IDTechEx predicts new shapes, materials and applications for supercapacitors



One way that supercapacitors are developing faster than batteries is in the choice of format, from transfer printable ones for mobile phones to load-bearing structural components and smart skin for vehicles. In the European Union Powerweave project, supercapacitors not batteries have been chosen as the energy storage layers on the fibre being developed for self-powered wearable electronics from bandages to dresses. The reason is that they have high power density, long lifetime and low internal resistance, and they can be constructed from commonly available, low cost materials, so they are potentially low cost.

In the recently updated IDTechEx report "Supercapacitor/ Ultracapacitor Interviews, Strategies, Road Map 2014-2024", the IDTechEx roadmap has graphene active electrodes promising up to 200 Wh/kg, well ahead of today's lithium-ion batteries. The replacement of lithium-ion batteries with supercapacitors, that occasionally happens today despite them having one tenth of the energy density, could become a flood. 120 Hz versions are planned for replacing electrolytic capacitors in power supplies, reducing size and increasing reliability and life. Supercapacitors and their derivatives supercabatteries (asymmetric electrochemical double layer capacitors AEDLC), particularly the lithium-ion capacitor versions, are rapidly widening in application as a result of all this.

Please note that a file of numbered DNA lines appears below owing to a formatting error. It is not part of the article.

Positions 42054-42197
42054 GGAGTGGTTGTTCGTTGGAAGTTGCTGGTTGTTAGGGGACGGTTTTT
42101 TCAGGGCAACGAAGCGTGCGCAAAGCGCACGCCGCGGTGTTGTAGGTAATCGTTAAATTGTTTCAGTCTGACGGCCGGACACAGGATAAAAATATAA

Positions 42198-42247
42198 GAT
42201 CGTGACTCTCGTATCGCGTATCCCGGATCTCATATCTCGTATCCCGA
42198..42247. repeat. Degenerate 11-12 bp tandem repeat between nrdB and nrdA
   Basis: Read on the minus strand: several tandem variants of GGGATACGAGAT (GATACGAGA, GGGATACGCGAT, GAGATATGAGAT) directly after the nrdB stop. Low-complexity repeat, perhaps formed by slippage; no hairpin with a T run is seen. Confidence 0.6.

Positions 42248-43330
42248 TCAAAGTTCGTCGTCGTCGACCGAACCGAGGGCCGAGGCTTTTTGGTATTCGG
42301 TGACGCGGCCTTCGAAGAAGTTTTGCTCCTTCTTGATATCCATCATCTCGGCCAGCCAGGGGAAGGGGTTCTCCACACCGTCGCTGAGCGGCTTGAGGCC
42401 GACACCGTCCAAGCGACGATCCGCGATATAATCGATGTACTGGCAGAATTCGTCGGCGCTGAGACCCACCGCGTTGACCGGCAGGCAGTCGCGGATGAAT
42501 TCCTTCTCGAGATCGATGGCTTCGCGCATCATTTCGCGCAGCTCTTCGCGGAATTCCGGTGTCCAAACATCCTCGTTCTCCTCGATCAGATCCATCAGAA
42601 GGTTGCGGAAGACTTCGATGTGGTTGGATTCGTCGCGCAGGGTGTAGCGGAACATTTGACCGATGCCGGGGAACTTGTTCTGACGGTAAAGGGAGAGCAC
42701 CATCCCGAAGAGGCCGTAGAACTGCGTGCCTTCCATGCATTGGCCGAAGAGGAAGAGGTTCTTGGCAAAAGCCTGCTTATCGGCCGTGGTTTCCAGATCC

The European electric vehicle industry is weakened by having to import lithium-ion batteries from Japan, China and Korea to get the best price/performance for mass markets. However, Europe will also stay weak in supercapacitors, its investors failing to see that supercapacitors are increasingly key enabling components for EVs and other applications. They are concentrating too much on fighting yesterday's battles. There are a few exceptions such as Maxwell Technologies who derived its largest business from putting them across the traction batteries in pure electric buses in China. WIMA of Germany sold huge water-cooled energy harvesting supercapacitors for Komatsu and other construction vehicles in Japan but Europe continues to be a net importer of supercapacitors.

IDTechEx tracks all this by frequently interviewing key players across the world. This report gives a general overview on supercapacitors and tabulates such things as chemistries and activities by company, gives pie charts of technology adoption by number of manufacturers and forecasts what advances will happen, when and what markets open up as a consequence. It explains where supercapacitors are already replacing lithium-ion batteries and why.